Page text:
I was shocked to read in the evening Echo that, apparently, a new super council is to be created in Essex and that everybody had been told about it. I certainly had not heard anything about it, and I am one of the local Members of Parliament. Apparently, the leader of Essex County Council had a meeting with the chief executive of Southend-on-Sea Borough Council. They had a discussion but apparently she was not able to answer any questions. I am not surprised. There are many questions I would like to have answered, because this seems like a white elephant.
It is a white elephant, but what is worse, it has been cooked up in private for two years by six council leaders—six chief executives. The Essex MPs are against it and did not know. So are all the back benchers on the six councils. The whole thing is a farce.
It is disgraceful. I want to know where this new super local authority would be and who would be running it. There are so many questions. We already have the police and crime commissioners, who are paid a bit more than Members of Parliament, with their layer of bureaucracy. The last thing I want is another layer of bureaucracy with this new super council and the break-up of Essex County Council. So I hope the Minister will reflect on what my right hon. Friend and I have said about this issue.
I want to praise Southend-on-Sea Borough Council’s registry office and, in particular, the chief registrar, Nicole Rogerson, who has done a marvellous job, and I am delighted that Matthew and Louise will be getting married on
I am getting lots of complaints about parking and speeding in Southend, and, extraordinarily, Southend council is not having any meetings at all to regulate those things. I am not mad keen on cycling and I am sick to death of people riding their bikes on pavements, so I very much want the Government to do something about that issue. I love Old Leigh, where we have wonderful retail outlets, but to have another licensed bar there is totally unacceptable, and I hope the Minister will have a review of licensing laws. On council tax, money is very tight. This year our council tax went up by 3.99%. I do not know whether the Government are thinking of a freeze next year, but it would be very welcome. I was delighted with the stamp duty changes announced yesterday, but in Southend we have a particular problem with leasehold properties in the Ekco Park development. I wonder whether the Minister will look at that issue. Homelessness is obviously a crisis in so many of our constituencies. I pay tribute to HARP and Off the Streets for all the work that they have done. Will the Minister commit to review the guidance for social housing waiting lists, to ensure that those most in need are prioritised?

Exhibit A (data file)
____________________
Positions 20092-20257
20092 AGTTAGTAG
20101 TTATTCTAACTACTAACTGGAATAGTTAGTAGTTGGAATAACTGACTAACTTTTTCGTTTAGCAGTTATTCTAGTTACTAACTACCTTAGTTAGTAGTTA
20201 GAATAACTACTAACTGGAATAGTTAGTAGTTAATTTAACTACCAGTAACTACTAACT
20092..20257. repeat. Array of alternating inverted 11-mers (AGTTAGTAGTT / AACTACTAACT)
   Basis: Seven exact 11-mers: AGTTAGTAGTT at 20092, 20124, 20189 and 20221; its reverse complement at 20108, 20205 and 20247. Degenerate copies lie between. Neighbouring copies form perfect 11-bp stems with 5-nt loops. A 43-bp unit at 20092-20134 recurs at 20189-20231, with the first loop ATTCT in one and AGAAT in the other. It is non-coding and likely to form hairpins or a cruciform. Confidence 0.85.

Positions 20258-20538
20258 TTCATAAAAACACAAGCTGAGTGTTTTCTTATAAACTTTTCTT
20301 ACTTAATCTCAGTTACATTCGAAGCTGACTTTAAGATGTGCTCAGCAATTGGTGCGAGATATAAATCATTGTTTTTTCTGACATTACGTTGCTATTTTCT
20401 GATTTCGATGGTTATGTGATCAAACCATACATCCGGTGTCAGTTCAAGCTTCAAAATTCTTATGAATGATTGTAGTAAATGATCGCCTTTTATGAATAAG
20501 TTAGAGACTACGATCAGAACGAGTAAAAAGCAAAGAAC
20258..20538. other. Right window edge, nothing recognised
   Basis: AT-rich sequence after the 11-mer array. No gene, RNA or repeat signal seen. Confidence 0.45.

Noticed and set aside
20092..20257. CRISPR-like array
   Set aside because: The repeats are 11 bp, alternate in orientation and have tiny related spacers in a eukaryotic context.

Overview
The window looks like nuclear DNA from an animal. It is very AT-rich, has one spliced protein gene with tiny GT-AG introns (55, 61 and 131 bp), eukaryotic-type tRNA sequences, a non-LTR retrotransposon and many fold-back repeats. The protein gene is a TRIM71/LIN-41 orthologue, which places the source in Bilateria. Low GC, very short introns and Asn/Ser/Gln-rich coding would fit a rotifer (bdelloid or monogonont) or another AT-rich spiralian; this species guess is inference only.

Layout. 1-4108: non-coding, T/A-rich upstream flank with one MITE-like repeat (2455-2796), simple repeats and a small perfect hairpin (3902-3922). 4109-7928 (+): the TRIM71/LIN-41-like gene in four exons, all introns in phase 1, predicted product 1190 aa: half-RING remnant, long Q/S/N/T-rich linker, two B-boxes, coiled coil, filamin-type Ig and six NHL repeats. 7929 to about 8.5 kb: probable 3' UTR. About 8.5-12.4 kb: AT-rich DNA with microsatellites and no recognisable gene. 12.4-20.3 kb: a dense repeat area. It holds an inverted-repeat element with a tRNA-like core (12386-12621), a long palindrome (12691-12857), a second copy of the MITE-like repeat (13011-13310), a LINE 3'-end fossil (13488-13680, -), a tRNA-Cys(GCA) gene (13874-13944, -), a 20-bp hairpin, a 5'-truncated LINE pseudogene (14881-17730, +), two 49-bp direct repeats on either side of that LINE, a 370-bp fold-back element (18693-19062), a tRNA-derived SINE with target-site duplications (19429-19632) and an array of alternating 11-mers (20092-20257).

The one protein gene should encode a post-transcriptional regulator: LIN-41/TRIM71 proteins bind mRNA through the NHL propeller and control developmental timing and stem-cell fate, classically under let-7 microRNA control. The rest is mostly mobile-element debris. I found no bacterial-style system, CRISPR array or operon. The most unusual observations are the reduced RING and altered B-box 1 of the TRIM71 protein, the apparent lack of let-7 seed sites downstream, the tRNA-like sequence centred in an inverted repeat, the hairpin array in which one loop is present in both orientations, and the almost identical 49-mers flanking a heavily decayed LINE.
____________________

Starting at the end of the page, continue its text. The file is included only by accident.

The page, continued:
Many Members are fed up with illegal Traveller sites. We have had umpteen meetings with Ministers about this issue. The point has been reached where we really need some action.
Finally, I think we need to be cheered up. Next year the Duke of Edinburgh will be 100. The year after, Her Majesty the Queen will have been on the throne for 70 years. We need a city status competition, and what would give the nation greater pleasure than Southend being declared a city?
It is genuinely a pleasure to follow Sir David Amess. I want to draw the House’s attention to a very serious issue, which is fire safety in flats and shared housing following the Grenfell disaster. This is linked to the funding of councils such as Reading Borough Council in my area and Wokingham Borough Council, and the funding of fire services such as the Royal Berkshire Fire and Rescue Service.
I would like to start by paying tribute to the Grenfell families. It is utterly impossible to imagine what they have been through both on the night of the disaster and in the three years since that dreadful time. We all want to find a timely and effective response to the problem of removing dangerous cladding and to other fire risks, and progress has been made. Many local councils and some owners of private blocks have removed cladding. Temporary fire safety measures have also been taken, such as regular patrols at night by either residents or security staff. However, this problem is on a vast scale, and there are significant obstacles that make removing cladding very challenging.
It is sad and deeply worrying that most dangerous cladding remains in place three years after the disaster. That includes the type of cladding used in Grenfell and a range of other highly flammable materials, such as wooden cladding and laminate. All these materials are found in Reading town centre in my constituency, and there are deep concerns about a wide range of other buildings across the area. Fire services have real concerns that temporary measures may no longer be effective because they rely on human behaviour, and they are seriously worried that human error will start to creep in and that measures such as patrols will lapse or cease to be fully effective.
I would like to draw the House’s attention to some of the issues in my constituency, to illustrate the scale of the problem. We have a number of large blocks over six storeys high that have these types of cladding. We have difficulties in getting owners to remove the cladding because of the complexities of the process. There are also a huge number of blocks of under six storeys, with hundreds of people living in them across Reading and Woodley, and many thousands of houses in multiple occupation, which may be terraced houses or flats above chippies or other takeaway restaurants, where there could be serious fire safety risks. New resources are needed to inspect all these premises, and more powers are needed for local authority building control departments and fire services to take action to speed up this process. I urge the Minister to work with me and other colleagues to address this important matter, and I look forward to hearing from him.